The EU states weaken themselves


Brussels, Berlin, DusseldorfIn the Washington bureau of John Bolton, the United States Presidential Security Advisor, hangs a trophy: the framed decree by Donald Trump almost exactly a year ago, prompting the US exit from the nuclear deal with Iran. There is hardly a better symbol of the transatlantic alienation in the Trump era: Europeans consider the aggressive Iran policy a big mistake, the US government celebrates it as one of its proudest achievements.

And there is hardly a better symbol of the failure of a common European foreign policy as a whole. The Iran policy, the question of China, the relationship with Russia or even the transatlantic trade dispute – in any of the important geopolitical or geo-economic conflicts, the European Union finds a unified position – let alone a common strategy.

It's hard to say what makes the Europeans more frustrated: Trump's brutal America-first politics or his own powerlessness. For the first time in the post-war era, Washington is ruled by a president who sees Europe as an opponent. When Trump was asked which power was “the US's biggest enemy globally,” he first called the EU, only then traditional rivals like China and Russia.

The Europeans' attempts to use the Trump shock to advance a common foreign and security policy and, where necessary, a “counterweight to the US” (Foreign Minister Heiko Maas) have failed. In the Trump era, international law has the right of the strongest – and that's the US.

Outgoing EU Commission President Jean-Claude Juncker likes to talk about Europe's “world-political capability” – she remained wishful thinking of the Brussels elites even after almost five years in office. Federica Mogherini – this is the name of the “High Representative for Foreign and Security Policy” – is the friendly face of European foreign policy that nobody really knows.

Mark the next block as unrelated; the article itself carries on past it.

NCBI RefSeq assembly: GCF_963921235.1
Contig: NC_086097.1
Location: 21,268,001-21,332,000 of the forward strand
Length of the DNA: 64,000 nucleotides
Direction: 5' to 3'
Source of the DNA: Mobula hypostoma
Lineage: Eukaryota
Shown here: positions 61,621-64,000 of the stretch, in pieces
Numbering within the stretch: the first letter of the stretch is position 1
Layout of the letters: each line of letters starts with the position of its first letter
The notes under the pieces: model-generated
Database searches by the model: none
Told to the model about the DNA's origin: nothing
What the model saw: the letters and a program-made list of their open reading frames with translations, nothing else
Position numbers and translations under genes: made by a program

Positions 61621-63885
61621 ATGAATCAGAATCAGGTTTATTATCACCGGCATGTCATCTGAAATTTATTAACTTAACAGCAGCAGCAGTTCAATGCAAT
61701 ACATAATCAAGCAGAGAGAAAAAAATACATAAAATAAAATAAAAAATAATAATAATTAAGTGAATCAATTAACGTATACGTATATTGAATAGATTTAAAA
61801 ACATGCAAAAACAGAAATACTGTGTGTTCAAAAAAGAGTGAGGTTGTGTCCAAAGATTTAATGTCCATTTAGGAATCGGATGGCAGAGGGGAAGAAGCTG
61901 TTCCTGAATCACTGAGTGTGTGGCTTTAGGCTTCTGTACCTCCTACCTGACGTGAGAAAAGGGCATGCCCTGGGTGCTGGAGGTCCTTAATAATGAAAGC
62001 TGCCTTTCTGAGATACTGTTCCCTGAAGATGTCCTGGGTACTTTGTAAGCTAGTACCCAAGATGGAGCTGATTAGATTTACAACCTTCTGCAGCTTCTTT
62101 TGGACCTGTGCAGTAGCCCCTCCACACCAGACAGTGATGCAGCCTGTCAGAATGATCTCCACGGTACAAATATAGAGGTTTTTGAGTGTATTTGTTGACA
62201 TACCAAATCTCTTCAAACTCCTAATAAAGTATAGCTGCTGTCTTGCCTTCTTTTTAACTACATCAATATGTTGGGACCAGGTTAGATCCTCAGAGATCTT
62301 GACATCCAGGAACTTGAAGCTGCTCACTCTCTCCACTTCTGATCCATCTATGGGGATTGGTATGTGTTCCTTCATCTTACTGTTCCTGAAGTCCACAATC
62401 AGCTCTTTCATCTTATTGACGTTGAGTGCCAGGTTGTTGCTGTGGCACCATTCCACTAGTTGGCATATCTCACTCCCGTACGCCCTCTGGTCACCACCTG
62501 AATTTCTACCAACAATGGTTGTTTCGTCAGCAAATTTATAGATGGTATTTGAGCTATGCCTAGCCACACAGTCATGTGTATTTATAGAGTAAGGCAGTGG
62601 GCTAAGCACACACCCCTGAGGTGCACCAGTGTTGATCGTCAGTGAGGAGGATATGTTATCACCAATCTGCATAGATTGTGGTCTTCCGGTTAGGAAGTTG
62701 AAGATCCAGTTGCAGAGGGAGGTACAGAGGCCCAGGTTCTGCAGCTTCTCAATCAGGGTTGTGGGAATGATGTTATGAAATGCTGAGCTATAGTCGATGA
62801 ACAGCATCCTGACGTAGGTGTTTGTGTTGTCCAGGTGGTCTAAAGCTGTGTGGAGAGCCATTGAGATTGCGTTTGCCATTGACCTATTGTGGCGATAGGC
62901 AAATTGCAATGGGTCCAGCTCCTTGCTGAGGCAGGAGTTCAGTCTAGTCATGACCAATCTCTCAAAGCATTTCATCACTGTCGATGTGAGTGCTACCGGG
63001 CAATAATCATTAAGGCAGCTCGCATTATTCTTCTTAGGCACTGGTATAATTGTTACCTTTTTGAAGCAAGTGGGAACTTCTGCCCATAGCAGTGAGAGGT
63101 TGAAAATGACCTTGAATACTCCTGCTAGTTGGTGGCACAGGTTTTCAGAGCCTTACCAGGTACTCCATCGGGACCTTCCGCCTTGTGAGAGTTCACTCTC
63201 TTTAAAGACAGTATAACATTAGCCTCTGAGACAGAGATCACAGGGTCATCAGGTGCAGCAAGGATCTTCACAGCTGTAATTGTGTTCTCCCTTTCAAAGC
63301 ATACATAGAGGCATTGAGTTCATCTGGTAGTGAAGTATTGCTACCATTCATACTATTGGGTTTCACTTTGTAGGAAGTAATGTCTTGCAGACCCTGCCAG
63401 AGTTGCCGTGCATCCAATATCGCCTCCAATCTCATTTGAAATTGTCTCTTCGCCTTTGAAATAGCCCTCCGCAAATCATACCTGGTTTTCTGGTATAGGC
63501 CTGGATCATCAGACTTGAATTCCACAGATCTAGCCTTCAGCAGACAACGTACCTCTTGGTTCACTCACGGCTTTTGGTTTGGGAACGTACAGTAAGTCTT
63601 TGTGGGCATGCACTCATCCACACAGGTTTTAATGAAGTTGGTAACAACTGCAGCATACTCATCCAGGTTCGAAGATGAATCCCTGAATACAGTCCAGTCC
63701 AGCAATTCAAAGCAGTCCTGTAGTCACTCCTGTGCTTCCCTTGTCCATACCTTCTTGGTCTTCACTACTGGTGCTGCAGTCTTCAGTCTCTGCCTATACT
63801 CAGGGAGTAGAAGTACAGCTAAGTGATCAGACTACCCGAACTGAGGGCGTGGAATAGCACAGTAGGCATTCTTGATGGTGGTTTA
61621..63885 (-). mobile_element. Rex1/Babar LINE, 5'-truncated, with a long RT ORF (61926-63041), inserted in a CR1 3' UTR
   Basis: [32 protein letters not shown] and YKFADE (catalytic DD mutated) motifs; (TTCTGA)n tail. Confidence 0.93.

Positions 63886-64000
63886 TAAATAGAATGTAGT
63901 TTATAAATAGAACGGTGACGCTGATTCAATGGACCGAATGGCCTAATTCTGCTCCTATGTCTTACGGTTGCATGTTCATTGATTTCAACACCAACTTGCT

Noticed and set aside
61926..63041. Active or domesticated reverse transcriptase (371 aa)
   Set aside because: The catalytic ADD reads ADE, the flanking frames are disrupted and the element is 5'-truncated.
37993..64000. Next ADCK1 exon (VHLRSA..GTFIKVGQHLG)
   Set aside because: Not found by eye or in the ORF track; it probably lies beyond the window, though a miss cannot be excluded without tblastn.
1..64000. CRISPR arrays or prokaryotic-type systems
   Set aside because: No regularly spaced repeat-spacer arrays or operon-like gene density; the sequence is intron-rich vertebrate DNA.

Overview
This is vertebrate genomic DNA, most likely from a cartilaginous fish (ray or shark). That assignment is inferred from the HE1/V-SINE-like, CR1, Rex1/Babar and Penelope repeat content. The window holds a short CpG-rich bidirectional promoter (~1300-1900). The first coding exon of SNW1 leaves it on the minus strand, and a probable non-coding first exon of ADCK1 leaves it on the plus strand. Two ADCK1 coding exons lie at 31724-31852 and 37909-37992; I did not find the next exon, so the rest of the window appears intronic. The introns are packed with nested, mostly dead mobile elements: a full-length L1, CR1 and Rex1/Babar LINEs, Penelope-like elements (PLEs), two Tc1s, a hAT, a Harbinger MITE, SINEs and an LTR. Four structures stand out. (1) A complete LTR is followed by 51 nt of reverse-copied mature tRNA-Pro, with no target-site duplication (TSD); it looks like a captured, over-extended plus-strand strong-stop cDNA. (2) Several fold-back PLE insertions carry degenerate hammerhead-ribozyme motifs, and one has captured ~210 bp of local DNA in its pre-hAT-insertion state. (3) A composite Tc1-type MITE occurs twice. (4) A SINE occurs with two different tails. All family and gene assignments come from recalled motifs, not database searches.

he young Italian woman says about herself that she does not want to “demonstrate strength”, but seeks dialogue. In 2014, she surprisingly became Brussels' chief diplomat – even though she had only been Italian Foreign Minister for a year. Really imagine the nice Italian woman in an argument with a Sergei Lavrov, the shrewd foreign policy heavyweight of Russia, not. That was already so under her much-criticized predecessor Catherine Ashton, whose political maxim seemed to be, “just do not stand out”.

Such an unambitious foreign policy would be sustainable in normal times. Now that the US president is not only questioning the world order which has grown over the decades, but actively combating it, it is untenable. The temptation is great to seek out the reasons for Europe's geopolitical inability in Washington. But the reasons are deeper. It is the internal contradictions of the continent, the incompatible policies of EU members.

“There is no European reaction to the policies of the Trump government; There are at least three: strategic autonomy, strategic patience, and strategic embrace, “says Karen Donfried, head of the German Marshall Fund. “Paris is raving about strategic autonomy, the pursuit of Europe's independence from the US has a long tradition there,” said Donfried, who has worked in the White House as Europe's advisor to Barack Obama.

In Berlin, one should be more cautious: “Above all, the Chancellery relies more on strategic patience, on the hope that the transatlantic relationship to Trump will improve again.” Eastern Europe finally rely on a strategic embrace of the Trump government: “The Poles drives the fear in front of an aggressive Russia and the concern that Germany and France would not support them in case of emergency. “